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Sunday, April 21, 2024

News flash: Not everything on the Internet is true. Yet people continue to share and reblog information without checking its accuracy.

One Pinterest user became fed up with false images portraying celebrities with misattributed quotes. Emily, a 19-year-old junior studying English, who requested to keep her last name private, told, the posts were annoying, and she decided to take action.

Emily created a satirical board of Taylor Swift pictures overlaid with quotes by Hitler, Stalin and Osama bin Laden. But the quotes were attributed to Taylor Swift, and the images were shared numerous times before anyone noticed the real men behind the curlicue script.

One picture of Swift with the Hitler quote, “Do not compare yourself to others. If you do so, you are insulting yourself,” received almost 300 repins.

Bruce Floyd, UF social media specialist, said he tells people they are what they tweet.

“Anything that you share from your account, retweet or repin is going to be associated with you in some way,” Floyd said.

So, as a general rule, he advises students to look at things from a journalistic viewpoint and verify their sources. He said though any reference to Hitler can be provocative and controversial, it brings to light that it’s very easy to misattribute a quote and for it to spread like wildfire.

However, the reaction to Emily’s board has been mixed.

She said some people misinterpreted her project as an attack against Taylor Swift or a promotion of anti-Semitism.

Swift has undergone several transformations since she has become a household name, from straight hair to curly hair to straight hair with bangs. But the depiction of her with Hitler quotes was not one she wanted to debut.

Swift’s lawyers requested that Pinterest remove the posts, Emily said. However, the board is still up — now with a disclaimer — and Emily said Pinterest has defended her.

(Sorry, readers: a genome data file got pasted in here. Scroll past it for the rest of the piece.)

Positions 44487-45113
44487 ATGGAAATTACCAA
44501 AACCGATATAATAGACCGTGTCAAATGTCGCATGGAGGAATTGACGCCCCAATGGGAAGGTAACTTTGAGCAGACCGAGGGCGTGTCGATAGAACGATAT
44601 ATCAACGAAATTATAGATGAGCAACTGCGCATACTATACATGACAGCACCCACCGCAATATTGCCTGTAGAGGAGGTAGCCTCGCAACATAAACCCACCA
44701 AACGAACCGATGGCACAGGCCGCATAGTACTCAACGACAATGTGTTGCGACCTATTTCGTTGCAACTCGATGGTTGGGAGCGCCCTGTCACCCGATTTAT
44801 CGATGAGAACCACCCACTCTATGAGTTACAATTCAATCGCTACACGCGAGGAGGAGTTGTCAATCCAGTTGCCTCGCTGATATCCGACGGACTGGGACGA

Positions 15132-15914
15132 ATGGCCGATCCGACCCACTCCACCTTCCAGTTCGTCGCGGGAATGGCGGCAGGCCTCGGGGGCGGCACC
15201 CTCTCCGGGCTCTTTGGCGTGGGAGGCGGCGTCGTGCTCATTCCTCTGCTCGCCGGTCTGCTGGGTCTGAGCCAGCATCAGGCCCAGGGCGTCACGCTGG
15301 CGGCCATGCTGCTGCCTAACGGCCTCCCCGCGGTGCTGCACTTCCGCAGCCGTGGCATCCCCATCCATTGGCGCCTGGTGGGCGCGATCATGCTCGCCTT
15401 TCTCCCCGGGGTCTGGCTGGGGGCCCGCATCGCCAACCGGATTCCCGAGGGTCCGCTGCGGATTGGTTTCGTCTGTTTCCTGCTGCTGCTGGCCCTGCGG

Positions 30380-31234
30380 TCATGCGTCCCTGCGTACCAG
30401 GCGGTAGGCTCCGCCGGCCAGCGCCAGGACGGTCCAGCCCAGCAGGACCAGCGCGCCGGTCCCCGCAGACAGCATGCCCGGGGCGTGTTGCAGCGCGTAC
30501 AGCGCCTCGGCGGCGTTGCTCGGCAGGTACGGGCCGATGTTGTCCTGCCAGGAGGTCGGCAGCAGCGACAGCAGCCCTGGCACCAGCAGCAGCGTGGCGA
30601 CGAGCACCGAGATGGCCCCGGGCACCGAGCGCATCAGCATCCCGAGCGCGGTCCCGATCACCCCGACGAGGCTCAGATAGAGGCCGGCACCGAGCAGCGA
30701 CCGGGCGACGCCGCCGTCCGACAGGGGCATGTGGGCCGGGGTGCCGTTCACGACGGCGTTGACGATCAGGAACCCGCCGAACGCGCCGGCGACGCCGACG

Emily said she has dealt with hundreds of “morons” who think she is anti-Semitic.

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Rachael Cain, a 20-year-old UF music junior and the social justice intern for UF Hillel, said it was insensitive to use quotes by Hitler. Although she said she can’t speak for the Hillel community, Cain said she thinks Emily posted the quotes by Hitler because he is someone universally hated.

Materials science and engineering junior Ben Swerdlow, 20, the Shabbat and holidays intern for Hillel, said he agrees with Emily, although he says his views do not represent Hillel.

“It seems that she just is making a statement about the Internet and not believing everything you see on it,” he said.

Swerdlow said he has no problem with the use of Hitler quotes for humorous effect.

“After all,” he said,” Mel Brooks once said, ‘By using the medium of comedy, we can try to rob Hitler of his posthumous power and myths.’”

Swerdlow assured me that although he looked up the Mel Brooks quote online, it was taken directly from an interview with the German news magazine Spiegel, so hopefully it’s not misattributed like other quotes on the Internet.

I checked: The Mel Brooks quote is accurate.

A version of this story ran on page 8 on 9/19/2013 under the headline "Taylor Swift has a Pinterest problem"

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